Thursday, January 29, 2009

The great mineral water rip-off

Despite the reaction against bottled mineral water I still drink it in preference to tap. (Long explanation that could take up the whole of this post but basically I worry about the residues of drugs and other chemicals that it's carrying)

But there doesn't seem much justification for the discrepancy in prices between the heavily promoted brands and the supermarket own brands. I'm not saying they don't taste different - they do - simply that I'm not prepared to pay five or six times as much for a water I like than a water that is maybe a little more bland but perfectly refreshing.

Take San Pellegrino, for instance. A sparkling water which currently sells for 87p for a 750ml bottle in Tesco - or 11.6p per 100ml. You can buy 2 litres of Tesco's own Ashbeck Mountain Spring water at the moment for 33p or 1.7p per 100ml. If you put ice (made with still mineral water) and a slice of lemon or lime in it, it's delicious and a fraction of the price.

I will buy a branded mineral water I like when it's on special offer. Tesco currently has Evian for example at 60p for 2 litres which works out at 3p per 100ml, again, more expensive than an own brand equivalent but much, much cheaper than the £2 odd that you will pay for a medium-sized bottle at garages, stations and sandwich shops. (It's well worth buying a pack of six small individual bottles from the supermarket then keep on filling them from a large one once you've drunk the contents. And I always try and carry a bottle with me so that I don't have to pay the outrageous amount they charge in hotel mini-bars)

Interestingly there's a report in Le Figaro today saying that even the French have cut down the amount they're spending on mineral water and I'm sure the same is true of the UK. So where do you stand? Has the credit crunch made you give up your mineral water habit or change the type you buy or have you always drunk tap?


  1. Two points, which may be of interest, inspired by your post:
    1. I was recently served filtered water adjusted to a sharp pH of 9.5, served with a slice of cucumber. The venue happened to be offering meticulous vegan food and the marriage was harmonious;
    2. I believe that if people boycott buying H2O in restaurants en masse then restaurateurs will be forced to put up prices elsewhere - to regain the dehydrated revenue...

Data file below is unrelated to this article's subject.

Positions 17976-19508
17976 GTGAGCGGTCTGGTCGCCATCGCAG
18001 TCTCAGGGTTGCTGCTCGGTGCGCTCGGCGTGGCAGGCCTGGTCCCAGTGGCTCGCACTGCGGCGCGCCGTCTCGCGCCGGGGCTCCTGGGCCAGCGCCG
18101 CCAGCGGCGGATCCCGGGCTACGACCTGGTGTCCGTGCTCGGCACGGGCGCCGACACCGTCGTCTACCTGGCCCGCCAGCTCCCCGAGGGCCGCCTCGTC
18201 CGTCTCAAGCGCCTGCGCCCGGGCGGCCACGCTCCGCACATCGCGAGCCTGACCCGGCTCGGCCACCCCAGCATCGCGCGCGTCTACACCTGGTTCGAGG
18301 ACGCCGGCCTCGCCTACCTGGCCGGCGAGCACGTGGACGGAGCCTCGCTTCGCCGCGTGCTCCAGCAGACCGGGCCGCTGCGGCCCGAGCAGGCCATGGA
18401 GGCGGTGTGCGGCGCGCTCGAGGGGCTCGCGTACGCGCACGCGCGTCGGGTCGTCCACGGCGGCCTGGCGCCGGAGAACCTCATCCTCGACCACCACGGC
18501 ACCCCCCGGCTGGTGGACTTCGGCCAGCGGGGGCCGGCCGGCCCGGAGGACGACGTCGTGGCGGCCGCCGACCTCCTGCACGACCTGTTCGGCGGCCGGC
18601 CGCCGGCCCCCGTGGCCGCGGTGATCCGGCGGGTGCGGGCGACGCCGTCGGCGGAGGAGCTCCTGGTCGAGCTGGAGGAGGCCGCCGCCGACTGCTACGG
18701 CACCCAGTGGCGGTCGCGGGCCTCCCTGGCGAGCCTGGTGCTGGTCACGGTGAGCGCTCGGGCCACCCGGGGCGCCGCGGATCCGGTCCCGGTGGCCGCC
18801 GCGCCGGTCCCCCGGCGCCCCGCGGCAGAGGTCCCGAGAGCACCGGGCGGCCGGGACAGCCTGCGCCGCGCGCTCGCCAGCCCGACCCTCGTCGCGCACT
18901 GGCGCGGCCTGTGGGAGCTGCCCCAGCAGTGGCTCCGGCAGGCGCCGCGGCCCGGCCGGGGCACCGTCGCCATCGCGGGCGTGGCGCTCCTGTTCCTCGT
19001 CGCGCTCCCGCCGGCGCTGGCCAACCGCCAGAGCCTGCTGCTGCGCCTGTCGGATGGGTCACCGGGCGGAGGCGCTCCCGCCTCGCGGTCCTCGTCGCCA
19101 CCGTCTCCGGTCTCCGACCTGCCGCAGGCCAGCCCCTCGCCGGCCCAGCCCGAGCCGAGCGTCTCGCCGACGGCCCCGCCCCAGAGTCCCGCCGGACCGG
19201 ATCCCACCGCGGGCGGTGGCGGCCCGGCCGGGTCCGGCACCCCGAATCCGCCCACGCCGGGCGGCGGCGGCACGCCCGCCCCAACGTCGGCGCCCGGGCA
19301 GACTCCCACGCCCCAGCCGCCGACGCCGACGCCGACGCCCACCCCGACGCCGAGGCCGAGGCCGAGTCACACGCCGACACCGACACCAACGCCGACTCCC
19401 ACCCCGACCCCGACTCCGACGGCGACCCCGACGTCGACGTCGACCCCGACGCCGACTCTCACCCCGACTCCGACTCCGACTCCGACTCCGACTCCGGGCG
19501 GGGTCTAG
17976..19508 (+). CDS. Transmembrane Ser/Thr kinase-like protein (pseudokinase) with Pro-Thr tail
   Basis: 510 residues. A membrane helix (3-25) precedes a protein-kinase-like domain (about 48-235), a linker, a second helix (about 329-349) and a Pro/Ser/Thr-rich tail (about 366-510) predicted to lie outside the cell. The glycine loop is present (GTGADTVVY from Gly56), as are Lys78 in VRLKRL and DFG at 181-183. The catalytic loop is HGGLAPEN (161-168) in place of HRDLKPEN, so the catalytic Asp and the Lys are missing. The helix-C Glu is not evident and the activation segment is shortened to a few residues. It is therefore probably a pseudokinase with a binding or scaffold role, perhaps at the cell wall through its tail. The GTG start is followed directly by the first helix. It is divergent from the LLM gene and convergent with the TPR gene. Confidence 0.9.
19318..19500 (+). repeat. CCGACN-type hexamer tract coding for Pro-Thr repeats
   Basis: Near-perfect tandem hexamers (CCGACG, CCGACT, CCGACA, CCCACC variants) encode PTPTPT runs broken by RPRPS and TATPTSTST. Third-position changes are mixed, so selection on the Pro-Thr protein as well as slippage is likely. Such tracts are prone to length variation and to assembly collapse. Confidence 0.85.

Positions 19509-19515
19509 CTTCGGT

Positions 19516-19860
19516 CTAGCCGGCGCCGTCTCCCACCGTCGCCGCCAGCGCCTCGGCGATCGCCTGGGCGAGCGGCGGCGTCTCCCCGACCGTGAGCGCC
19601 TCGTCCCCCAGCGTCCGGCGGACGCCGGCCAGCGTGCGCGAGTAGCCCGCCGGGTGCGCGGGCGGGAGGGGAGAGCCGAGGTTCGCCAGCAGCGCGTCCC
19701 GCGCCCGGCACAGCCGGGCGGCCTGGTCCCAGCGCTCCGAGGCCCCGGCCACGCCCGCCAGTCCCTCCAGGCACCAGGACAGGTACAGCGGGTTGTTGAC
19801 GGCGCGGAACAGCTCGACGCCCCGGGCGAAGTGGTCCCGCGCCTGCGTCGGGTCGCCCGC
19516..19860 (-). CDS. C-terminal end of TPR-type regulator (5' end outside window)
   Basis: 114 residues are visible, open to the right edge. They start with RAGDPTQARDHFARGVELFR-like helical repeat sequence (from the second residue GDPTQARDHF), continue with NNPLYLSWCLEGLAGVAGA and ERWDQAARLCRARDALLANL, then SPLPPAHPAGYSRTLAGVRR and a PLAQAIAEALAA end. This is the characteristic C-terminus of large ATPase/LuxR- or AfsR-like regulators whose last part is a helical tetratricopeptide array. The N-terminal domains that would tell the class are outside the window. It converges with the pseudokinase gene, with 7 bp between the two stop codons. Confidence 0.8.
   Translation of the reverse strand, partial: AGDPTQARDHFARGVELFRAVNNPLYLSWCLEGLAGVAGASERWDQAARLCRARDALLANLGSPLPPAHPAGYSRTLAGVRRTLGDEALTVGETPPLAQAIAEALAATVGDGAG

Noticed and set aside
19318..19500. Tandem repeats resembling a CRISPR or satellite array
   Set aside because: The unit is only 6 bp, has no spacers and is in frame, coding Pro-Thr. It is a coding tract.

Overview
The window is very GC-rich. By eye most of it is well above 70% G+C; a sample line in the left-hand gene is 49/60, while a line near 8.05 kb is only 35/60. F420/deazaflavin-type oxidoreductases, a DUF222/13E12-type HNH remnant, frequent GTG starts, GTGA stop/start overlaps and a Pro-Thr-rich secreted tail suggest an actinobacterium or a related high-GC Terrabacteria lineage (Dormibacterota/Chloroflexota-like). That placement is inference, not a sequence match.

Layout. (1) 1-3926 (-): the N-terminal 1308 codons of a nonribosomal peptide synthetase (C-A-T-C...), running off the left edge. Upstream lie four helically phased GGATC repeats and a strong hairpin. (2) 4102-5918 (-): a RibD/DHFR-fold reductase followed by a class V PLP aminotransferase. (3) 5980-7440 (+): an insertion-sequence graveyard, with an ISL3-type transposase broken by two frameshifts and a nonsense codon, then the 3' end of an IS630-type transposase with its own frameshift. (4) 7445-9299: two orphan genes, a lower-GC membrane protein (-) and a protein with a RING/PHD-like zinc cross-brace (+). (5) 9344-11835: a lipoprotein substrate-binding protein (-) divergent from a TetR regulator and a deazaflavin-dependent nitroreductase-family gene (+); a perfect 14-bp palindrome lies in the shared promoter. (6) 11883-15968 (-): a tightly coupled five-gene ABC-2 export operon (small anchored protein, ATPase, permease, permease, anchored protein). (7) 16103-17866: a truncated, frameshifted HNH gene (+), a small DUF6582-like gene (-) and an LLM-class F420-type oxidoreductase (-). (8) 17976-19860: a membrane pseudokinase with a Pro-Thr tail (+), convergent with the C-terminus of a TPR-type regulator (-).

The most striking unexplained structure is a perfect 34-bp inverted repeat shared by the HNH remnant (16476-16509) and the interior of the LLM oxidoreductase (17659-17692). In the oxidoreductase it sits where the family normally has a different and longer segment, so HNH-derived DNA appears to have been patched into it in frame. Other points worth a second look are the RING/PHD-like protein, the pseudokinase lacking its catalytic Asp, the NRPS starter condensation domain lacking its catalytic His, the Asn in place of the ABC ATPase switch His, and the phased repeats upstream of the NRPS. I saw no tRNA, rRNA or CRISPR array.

2. Was that Saf, Douglas - sounds fascinating. And yes, you're right about water revenue, particularly in these hard times.

  3. Tap water every time. The only time I drink bottled water is if I can't get near a tap.

  4. I certainly take your point on cost grounds, boak. Just a bit uneasy about scrupulousness (or otherwise) of water authorities.

  5. It was indeed Curtain Road's 'Saf'.

    Incidentally I just went on a press trip to the Gers - I was thinking about your Decanter article on Foie Gras when seeing the birds being fed and their large livers in the market (and on the plate).

  6. I must go there. Sounds a really interesting place.

    What was your reaction to your foie gras trip? Did you visit a farm?

  7. The Gers is not somewhere I would want to spend my relative youth, Fiona! I would miss the bright lights of London too much...

    I only had time to visit a very small family owned foie farm where the ducks were cleanly kept with fresh air and natural light.

    The trip was really about the rich genetic heritage of grape vines like Tannat (star of 'The Red Wine Diet') and the blending of the top cuvees for Producteurs Plaimont.

    Having visited, I've become very interested in the so-called 'French Paradox' if it even is that. If you like, I'll be happy to send you the link to the article when ready.

  8. Water authorities are far, far more stringently regulated than mineral water producers. I don't have any concerns about mineral water being impure, but neither do I have the remotest fear of being poisoned by my tap water.

  9. I'm a bit late, but I'm with Barm: I'd much rather trust a heavily regulated Water Authority than a profiteering drinks company. Remember when Coca-Cola just tried bottling tap water anyway. Bottled water should just be banned. Its waste of resources is immoral, and justifying it by saying the profits will keep restaurants in business just shows how warped our logic is when we want to defend our excesses.